7. 11:6 Apparently found deficient in both rhetorical ability (cf. 2 Cor 10:10) and knowledge (cf. 2 Cor 10:5), Paul concedes the former charge but not the latter. In every way: in all their contacts with him revelation has been taking place. Paul, through whom God reveals the knowledge of himself (2 Cor 2:14), and in whom the death and life of Jesus are revealed (2 Cor 4:10–11; cf. 2 Cor 6:4), also demonstrates his own role as the bearer of true knowledge. Cf. 1 Cor 1:18–2:16.
  8. 11:7–10 Abruptly Paul passes to another reason for complaints: his practice of preaching without remuneration (cf. 1 Cor 9:3–18). He deftly defends his practice by situating it from the start within the pattern of Christ’s own self-humiliation (cf. 2 Cor 10:1) and reduces objections to absurdity by rhetorical questions (cf. 2 Cor 12:13).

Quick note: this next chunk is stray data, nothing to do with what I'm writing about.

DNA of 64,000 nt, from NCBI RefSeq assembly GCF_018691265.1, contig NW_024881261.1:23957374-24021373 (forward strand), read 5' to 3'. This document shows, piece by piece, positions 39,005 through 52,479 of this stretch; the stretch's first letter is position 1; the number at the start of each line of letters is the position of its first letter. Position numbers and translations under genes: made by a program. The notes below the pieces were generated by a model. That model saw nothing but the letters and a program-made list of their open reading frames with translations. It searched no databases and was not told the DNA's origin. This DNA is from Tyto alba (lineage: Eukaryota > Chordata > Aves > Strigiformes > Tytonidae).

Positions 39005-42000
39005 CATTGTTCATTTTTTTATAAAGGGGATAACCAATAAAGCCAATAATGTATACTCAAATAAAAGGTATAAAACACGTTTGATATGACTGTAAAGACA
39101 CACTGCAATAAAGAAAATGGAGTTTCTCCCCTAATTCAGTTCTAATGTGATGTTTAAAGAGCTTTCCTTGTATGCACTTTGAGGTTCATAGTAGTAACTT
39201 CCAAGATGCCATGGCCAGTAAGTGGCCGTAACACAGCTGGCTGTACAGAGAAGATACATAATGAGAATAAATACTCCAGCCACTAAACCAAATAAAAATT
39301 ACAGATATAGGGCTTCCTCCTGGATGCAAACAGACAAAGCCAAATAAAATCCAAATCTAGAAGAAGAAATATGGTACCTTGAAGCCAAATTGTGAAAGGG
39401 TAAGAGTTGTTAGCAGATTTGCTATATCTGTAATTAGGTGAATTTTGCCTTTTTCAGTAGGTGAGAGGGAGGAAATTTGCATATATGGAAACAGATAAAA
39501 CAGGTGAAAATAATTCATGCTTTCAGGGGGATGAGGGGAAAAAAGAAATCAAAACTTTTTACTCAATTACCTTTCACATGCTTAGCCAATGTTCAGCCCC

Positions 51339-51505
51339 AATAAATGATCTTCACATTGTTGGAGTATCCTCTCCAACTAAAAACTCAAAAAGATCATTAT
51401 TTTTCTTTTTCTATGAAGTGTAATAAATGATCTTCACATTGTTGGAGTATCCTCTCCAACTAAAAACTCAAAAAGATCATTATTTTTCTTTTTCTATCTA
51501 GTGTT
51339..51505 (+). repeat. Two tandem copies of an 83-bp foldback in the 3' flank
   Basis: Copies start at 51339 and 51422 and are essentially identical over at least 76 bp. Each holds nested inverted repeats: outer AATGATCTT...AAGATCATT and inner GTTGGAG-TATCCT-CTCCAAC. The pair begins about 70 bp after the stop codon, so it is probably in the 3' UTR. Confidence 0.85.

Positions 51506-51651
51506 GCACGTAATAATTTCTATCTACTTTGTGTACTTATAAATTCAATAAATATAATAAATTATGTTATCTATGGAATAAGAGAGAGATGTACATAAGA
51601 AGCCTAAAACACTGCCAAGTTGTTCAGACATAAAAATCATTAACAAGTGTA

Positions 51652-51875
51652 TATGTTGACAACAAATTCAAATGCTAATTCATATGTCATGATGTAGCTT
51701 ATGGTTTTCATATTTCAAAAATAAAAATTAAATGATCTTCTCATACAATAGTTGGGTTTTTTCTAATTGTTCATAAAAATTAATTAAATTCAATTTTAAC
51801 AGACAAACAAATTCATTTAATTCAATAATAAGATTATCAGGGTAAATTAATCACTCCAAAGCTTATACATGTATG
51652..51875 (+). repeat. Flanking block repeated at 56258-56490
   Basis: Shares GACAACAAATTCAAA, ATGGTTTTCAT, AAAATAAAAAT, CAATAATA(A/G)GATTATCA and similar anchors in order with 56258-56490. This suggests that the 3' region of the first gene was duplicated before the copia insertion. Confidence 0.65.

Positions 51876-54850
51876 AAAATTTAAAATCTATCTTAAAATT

9. 11:11–12 Paul rejects lack of affection as his motive (possibly imputed to him by his opponents) and states his real motive, a desire to emphasize the disparity between himself and the others (cf. 2 Cor 11:19–21). The topic of his gratuitous service will be taken up once more in 2 Cor 12:13–18. 1 Cor 9:15–18 gives a different but complementary explanation of his motivation.